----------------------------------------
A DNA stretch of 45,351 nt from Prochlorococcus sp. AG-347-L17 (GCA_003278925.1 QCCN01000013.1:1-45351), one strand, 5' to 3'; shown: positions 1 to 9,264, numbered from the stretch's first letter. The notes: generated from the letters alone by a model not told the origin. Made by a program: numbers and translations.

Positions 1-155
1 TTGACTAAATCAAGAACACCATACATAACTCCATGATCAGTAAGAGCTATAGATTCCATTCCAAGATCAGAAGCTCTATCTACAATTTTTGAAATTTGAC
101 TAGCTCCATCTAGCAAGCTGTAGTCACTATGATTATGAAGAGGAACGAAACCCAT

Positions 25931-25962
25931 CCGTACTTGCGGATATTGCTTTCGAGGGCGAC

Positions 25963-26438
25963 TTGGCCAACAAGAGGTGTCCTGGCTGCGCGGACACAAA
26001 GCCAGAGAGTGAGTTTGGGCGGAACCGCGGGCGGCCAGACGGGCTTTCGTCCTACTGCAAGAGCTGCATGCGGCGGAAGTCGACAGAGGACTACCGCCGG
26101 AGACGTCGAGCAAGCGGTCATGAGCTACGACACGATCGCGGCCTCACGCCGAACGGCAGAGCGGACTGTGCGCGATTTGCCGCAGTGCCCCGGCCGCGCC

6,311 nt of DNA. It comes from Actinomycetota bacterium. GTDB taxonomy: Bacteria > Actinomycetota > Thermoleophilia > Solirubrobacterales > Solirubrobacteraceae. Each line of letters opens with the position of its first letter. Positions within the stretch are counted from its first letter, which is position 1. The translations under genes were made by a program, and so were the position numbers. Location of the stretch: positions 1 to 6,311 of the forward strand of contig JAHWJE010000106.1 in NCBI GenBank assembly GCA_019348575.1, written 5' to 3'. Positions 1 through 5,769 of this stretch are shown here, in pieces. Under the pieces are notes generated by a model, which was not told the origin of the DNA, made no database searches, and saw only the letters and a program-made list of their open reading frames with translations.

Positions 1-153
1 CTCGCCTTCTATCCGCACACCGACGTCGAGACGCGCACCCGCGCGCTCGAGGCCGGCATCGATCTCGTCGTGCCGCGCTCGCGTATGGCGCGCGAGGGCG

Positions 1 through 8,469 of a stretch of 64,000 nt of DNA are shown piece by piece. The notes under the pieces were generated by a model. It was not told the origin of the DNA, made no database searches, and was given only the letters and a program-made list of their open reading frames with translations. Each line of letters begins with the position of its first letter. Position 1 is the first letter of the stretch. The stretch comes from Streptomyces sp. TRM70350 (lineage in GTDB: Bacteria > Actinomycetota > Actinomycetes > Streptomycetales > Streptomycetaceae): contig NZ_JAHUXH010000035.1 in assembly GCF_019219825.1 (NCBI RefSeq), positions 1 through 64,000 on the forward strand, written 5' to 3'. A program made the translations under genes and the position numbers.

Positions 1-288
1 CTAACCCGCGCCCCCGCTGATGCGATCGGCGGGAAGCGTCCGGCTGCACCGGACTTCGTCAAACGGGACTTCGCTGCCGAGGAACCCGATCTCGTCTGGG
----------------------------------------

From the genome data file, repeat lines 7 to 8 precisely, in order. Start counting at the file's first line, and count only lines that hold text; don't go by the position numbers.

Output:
Positions 25963-26438
25963 TTGGCCAACAAGAGGTGTCCTGGCTGCGCGGACACAAA